Shirley Jahad talks with Leon Jenkins, head of the Los Angeles Branch, about the founding of the NAACP.
[Alicia Keys song "Superwoman"]
Shirley Jahad: Alicia Keys nominated for outstanding song with this one, "Superwoman." The awards honor artists for outstanding achievement in film, television, music, literature, and visual arts.
Halle Berry and Tyler Perry are hosting the event. This evening's event also marks the 100th anniversary of the NAACP, the venerated civil rights institution founded at the turn of the last century.
Groups of whites and African-Americans joined together back then to found the organization. I talked with Leon Jenkins – he's the head of the L.A. branch – about the founding of the NAACP.
Leon Jenkins: There was a lot of lynching in this country at that point in time, there was a lot of racial hostility, and they said enough is enough. So it was two, like, dual organizations that started. One was biracial, mostly white, and the other was the National Negro Committee that was formed that was basically all African-American.
And they came together, said look, we have a common bond, so let's come together as one. And they named themselves the National Association for the Advancement of Colored People, and they adopted Lincoln's birthday as the date of their existence.
Jahad: So today, we're celebration the bicentennial of Lincoln's birth, and the NAACP was founded around the centennial.
Jenkins: February 12th, 1909. And at that point in time, we had some of the greater thinkers and African-American community come together. W.E.B. Du Bois, which most people know, started and was head of the Crisis magazine at that point in time.
Many other people that were a part of it, like Ida Wells, Oswald Garrison. Also, white Americans that, at that point in time, said we need to stop what we're doing in this country. It's not healthy, it's not good for us.
Jahad: In the years and decades after the founding, the NAACP led the way in terms of dismantling the legal system of discrimination that existed in the country, right?
Jenkins: Yes. And at the top of that list is Thurgood Marshall, which served for many decades as Supreme Court justice. He was one of our attorneys that fought in Brown versus Board of Education. And, it goes on.
I mean, if you have a job that you've been promoted from, that's front clerk person, to a supervisor, then you owe the NAACP a certain amount of gratitude, because we were at the forefront of the Equal Employment Opportunity Act.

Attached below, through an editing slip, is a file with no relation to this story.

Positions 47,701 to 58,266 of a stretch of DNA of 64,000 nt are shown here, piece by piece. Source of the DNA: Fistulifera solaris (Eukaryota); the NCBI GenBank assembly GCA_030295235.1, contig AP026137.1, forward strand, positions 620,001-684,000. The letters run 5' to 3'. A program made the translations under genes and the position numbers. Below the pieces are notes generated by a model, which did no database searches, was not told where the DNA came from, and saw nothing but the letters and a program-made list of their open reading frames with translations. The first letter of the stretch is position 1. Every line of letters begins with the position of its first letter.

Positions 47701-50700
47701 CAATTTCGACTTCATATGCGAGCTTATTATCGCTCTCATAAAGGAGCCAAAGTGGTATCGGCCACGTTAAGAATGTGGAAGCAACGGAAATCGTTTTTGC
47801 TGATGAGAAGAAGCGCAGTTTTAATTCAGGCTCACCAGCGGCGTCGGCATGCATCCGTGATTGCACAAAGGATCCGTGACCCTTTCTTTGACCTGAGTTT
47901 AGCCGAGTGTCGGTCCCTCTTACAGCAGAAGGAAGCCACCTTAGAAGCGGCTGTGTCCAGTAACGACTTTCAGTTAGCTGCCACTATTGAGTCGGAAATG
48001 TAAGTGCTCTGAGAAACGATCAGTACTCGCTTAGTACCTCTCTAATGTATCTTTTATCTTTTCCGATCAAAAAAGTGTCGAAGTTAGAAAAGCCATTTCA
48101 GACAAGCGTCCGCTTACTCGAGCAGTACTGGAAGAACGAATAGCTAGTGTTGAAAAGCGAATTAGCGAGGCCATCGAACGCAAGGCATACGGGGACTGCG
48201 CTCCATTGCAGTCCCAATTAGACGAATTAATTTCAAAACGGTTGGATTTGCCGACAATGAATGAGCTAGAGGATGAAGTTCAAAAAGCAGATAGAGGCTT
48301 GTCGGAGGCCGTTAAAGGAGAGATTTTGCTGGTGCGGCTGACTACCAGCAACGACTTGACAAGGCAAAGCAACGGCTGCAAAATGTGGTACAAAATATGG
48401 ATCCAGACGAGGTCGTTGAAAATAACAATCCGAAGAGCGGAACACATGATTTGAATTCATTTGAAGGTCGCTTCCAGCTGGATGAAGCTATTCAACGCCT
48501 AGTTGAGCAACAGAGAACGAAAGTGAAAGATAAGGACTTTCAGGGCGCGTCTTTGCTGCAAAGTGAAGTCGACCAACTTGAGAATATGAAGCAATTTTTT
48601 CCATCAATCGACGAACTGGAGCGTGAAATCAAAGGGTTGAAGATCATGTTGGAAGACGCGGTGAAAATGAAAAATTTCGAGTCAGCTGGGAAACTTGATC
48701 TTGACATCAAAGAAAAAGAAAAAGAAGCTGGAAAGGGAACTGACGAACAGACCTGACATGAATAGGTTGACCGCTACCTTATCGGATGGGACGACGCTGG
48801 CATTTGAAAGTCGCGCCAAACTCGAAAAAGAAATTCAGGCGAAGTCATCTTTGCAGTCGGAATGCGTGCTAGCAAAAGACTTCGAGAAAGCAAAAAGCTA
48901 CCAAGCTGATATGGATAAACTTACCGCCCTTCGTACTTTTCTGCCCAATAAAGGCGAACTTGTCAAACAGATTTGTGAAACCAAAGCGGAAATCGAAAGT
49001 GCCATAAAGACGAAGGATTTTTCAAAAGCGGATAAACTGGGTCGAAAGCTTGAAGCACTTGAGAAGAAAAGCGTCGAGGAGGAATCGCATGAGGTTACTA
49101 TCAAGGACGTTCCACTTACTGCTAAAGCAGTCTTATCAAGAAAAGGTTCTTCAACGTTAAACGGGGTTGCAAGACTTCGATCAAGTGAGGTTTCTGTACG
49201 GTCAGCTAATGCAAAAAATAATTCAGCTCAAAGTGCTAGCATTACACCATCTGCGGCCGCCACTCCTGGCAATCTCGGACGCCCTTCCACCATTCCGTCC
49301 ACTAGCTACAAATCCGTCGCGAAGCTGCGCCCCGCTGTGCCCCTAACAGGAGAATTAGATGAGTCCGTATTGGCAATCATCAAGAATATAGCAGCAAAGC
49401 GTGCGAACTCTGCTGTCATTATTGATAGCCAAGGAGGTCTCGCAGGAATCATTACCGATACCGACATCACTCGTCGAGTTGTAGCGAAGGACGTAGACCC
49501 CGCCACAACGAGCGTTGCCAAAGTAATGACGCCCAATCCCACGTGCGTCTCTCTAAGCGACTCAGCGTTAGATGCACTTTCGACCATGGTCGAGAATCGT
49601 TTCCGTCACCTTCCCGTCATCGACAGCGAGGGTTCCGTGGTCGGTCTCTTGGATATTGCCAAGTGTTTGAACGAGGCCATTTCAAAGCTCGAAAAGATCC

The right to vote for Barack Obama, you know, you go back to the Voting Rights Act. We were an extremely great part in getting that passed. And the Ledbetter law, which was just signed last week, I believe, where it's equal pay for equal work for women.
The NAACP was very instrumental in getting that law passed. Through the years, the NAACP has been at the forefront of every major piece of legislation, every major court decision that's come down in this country and supported people of color, and women.
Jahad: Following the storied decades of the NAACP advancing the rights of African-Americans, largely in the legal realm, there was a time when the position of the NAACP as an institution kind of receded. Tell us about that.
Jenkins: Well, one of the questions that we get asked a lot, especially by younger individuals, like, what is the NAACP doing for us right now? You know, I know their history, I know that they are very important to us and they're part of our past, but what about now?
We're still battling right now in Southern California. We filed a lawsuit last year with predatory lenders, where African-Americans, even with good credit, were being steered toward sub-prime loans.
Jahad: Going forward, what is the vision for the NAACP in an overarching way?
Jenkins: Economic justice. Economic development in the African-American community, in the poor communities, to allow more small businesses to operate. I mean, we still suffer from a society that do not give people of color the same interest rates on small business loans, or the same opportunities to get one.
Jahad: Going forward, some people have used this word "post-racial" with the election of Barack Obama. They say we're in a post-racial era. What is the place for an NAACP in a post-racial era?
Jenkins: Well, you know, the problem's not solved by one person breaking the glass ceiling, and I would challenge in the post-Obama period to just to make sure that everybody, regardless of race, religion, sexual orientation, ethnic group, is given a fair shot at realizing the American dream.
Jahad: That's Leon Jenkins, head of the L.A. NAACP.